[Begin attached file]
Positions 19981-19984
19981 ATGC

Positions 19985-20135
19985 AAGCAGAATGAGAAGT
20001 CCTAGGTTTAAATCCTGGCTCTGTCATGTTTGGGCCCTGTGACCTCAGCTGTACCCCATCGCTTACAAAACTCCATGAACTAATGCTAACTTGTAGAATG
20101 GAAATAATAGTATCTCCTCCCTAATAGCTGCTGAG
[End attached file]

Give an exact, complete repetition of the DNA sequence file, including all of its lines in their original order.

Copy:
Positions 19981-19984
19981 ATGC

Positions 19985-20135
19985 AAGCAGAATGAGAAGT
20001 CCTAGGTTTAAATCCTGGCTCTGTCATGTTTGGGCCCTGTGACCTCAGCTGTACCCCATCGCTTACAAAACTCCATGAACTAATGCTAACTTGTAGAATG
20101 GAAATAATAGTATCTCCTCCCTAATAGCTGCTGAG